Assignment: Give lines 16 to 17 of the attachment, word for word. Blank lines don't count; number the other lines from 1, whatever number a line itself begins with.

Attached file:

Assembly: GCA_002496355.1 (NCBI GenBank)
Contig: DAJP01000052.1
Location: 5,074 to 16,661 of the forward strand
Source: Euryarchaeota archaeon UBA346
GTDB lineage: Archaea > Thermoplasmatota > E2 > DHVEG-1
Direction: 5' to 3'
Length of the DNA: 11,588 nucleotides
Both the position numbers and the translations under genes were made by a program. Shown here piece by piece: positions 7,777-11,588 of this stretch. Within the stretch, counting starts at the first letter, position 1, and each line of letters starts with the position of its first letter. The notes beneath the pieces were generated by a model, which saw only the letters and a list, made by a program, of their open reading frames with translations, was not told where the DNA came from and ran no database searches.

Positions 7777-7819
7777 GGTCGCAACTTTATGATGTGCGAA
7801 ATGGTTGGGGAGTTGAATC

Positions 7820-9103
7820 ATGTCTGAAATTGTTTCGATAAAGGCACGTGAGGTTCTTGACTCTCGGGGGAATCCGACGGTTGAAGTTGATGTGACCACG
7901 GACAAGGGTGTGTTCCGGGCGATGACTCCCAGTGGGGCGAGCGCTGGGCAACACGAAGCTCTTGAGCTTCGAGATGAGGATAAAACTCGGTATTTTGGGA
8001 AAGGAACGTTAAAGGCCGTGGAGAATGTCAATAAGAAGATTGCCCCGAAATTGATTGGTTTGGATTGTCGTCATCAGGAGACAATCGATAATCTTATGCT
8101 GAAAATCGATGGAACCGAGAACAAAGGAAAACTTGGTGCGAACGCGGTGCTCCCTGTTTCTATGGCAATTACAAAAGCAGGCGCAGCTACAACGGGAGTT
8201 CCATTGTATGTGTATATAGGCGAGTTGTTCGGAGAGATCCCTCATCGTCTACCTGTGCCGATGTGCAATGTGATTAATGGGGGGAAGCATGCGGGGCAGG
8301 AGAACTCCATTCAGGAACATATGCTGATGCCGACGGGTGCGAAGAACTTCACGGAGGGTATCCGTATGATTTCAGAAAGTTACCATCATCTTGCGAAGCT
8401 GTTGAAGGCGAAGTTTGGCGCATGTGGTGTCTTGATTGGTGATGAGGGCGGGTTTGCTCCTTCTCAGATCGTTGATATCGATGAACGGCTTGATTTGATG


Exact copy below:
8101 GAAAATCGATGGAACCGAGAACAAAGGAAAACTTGGTGCGAACGCGGTGCTCCCTGTTTCTATGGCAATTACAAAAGCAGGCGCAGCTACAACGGGAGTT
8201 CCATTGTATGTGTATATAGGCGAGTTGTTCGGAGAGATCCCTCATCGTCTACCTGTGCCGATGTGCAATGTGATTAATGGGGGGAAGCATGCGGGGCAGG